Why? Because its Karneval dammit!
If you are living in Germany at the moment, you must have become aware by now that the fifth season is upon us all. It is time for the big carnival season in Germany to draw to a close. In the last few days, I have met people in every conceivable costume from Darth Vader and the Stormtroopers to soldiers to animals.
The Karneval is Cologne’s biggest attraction.
Carnival season is often called Germany’s fifth season and begins on 11 November each year at 11:11 and ends on Ash Wednesday of the next year. This year the Ash Wednesday will fall on the 18th of February. The biggest celebration of carnival season though is on Rose Monday (called Rosenmontag in German) which is the coming Monday (16th February). Carnival is known by many names in Germany: its called Karneval in the Rhineland where I live, Fasching in the south and east of the country, and Fastnacht in Baden-Württemberg and parts of Bavaria. Each brand of carnival has different traditions associated with it. Since I live in the Rhineland, I will talk about Karneval. Continue reading
It’s that time of the year when Christmas cheer comes to Germany. German Christmas Markets are known far and wide in the world. They have gathered a reputation for bringing traditional German cheer to a place near you. Due to their popularity, traditional German Christmas Markets now also take place outside of Germany, Austria and Switzerland. Turns out, German holiday cheer is somewhat contagious. But before you attend your first Christmas Market – known as a Weihnachtsmarkt in German – you need to know what you’re going to face over there. For your first time, I recommend going to the biggest Christmas Market near you.
The Christmas Market in Frankfurt
Germans aren’t the most spendthrift people in the world. In fact, the desire to save money is deeply rooted in the German psyche, some say, as a result of the hyperinflation in the Weimar Republic in the 1920s. Therefore, for all you Ausländer out there, here’s a guide to the German supermarket scene*. Continue reading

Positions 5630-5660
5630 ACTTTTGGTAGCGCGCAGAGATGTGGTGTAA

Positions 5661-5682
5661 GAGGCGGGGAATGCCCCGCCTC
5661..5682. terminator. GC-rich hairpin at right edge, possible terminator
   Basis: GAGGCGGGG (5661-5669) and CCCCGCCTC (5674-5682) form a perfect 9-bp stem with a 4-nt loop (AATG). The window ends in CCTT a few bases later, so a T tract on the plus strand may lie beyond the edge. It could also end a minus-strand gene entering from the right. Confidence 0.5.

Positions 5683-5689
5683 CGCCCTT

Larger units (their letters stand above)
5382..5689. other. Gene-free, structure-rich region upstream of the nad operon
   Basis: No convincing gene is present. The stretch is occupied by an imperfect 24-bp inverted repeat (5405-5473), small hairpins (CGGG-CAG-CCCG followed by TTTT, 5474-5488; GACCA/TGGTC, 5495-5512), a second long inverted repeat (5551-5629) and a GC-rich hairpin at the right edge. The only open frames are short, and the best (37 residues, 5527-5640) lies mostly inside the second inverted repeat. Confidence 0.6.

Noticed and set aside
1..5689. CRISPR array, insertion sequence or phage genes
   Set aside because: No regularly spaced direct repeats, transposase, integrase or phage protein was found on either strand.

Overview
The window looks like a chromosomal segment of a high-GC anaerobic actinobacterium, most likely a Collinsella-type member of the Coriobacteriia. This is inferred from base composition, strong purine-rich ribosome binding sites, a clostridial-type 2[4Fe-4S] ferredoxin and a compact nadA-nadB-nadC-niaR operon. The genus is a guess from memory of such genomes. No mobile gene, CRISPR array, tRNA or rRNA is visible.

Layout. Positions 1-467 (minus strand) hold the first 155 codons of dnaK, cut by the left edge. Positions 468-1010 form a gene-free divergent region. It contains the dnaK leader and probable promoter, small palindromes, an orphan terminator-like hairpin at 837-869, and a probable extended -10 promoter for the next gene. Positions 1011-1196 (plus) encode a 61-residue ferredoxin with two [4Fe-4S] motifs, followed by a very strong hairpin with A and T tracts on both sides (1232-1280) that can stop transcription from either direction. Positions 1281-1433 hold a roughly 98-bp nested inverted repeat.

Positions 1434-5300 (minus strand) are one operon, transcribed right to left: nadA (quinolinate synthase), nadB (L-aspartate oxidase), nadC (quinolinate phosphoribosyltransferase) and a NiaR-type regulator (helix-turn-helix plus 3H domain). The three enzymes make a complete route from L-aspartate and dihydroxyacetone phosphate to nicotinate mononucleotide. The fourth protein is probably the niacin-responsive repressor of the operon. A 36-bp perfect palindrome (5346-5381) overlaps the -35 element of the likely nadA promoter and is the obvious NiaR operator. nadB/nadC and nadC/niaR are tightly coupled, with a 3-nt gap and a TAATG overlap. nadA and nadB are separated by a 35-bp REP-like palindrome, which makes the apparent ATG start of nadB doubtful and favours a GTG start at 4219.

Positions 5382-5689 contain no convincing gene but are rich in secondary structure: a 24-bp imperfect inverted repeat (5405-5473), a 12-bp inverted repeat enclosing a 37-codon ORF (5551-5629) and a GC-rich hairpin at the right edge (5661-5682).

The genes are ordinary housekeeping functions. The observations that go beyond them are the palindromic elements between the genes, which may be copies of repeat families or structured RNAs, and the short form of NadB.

Germans – god bless their souls – love to recycle their trash. Many foreigners not used to this degree of recycling make fun of Germans but I actually find this to be pretty great. Apart from the obvious environmental aspect of this practice, recycled material is also used for electricity generation in the country which is great. Now, let’s have a look at the German take on trash. Continue reading
Recently, I attended a German wedding – my second such experience* – and found the experience to be quite different from Pakistani weddings. While Pakistani weddings tend to be family affairs with huge guest lists and are stretched out over days, German weddings are one day affairs. For those of you with knowledge of cricket, a Pakistani wedding is a test match and a German wedding is a one day match. That of course means that Germans try to stuff everything together into one big fest. Before I go into details of what a German wedding entails, let’s get some perspective on marriages in Germany. Continue reading
Over the years I have been in Germany, I have noticed one thing in particular about Germans. Anything which has something to do with the whole country has the word Bundes associated with it. For those of you not in Germany or unfamiliar with the German language, let me provide some perspective. Germany’s official name is Bundesrepublik Deutschland or the Federal Republic of Germany. The word Bund means federal*. And anything to do with the federal republic as a whole is Bundes…whatever. For example, the German government is the Bundesregierung (Regierung = government), the federal chancellor is the Bundeskanzler for male and Bundeskanzlerin for female (Kanzler/in = chancellor), the president is the Bundespräsident (Präsident = president), and so on. You see the pattern. Continue reading
Germans usually like things to be in order. (Most Berliners are exempted from this because of their participation in the social experiment.) Things have to be done a certain way in this country and any deviation from that is not considered good sport. Of course there are exceptions to this rule. Coming from Pakistan, however, where chaos in every segment of society reigns supreme and people have devised go-arounds, initially this Ordnung (order) seemed like a great thing. But now that I have been spoiled by it, I have earned the privilege of acting holier than thou to the Germans and lecturing them from my pulpit.
There is a calling in Germany for an elite organization. It is not for the faint of heart, and there is no rest for this band of brothers (and sisters). Each day they are on the front lines, defending all that is sacred and holy. They are the ones who stand between order and anarchy. They are called the Ordnungsamt (Code Enforcers). Similar to the Statue of Liberty, the Ordnungsamt training center* has this inscription on the doorway: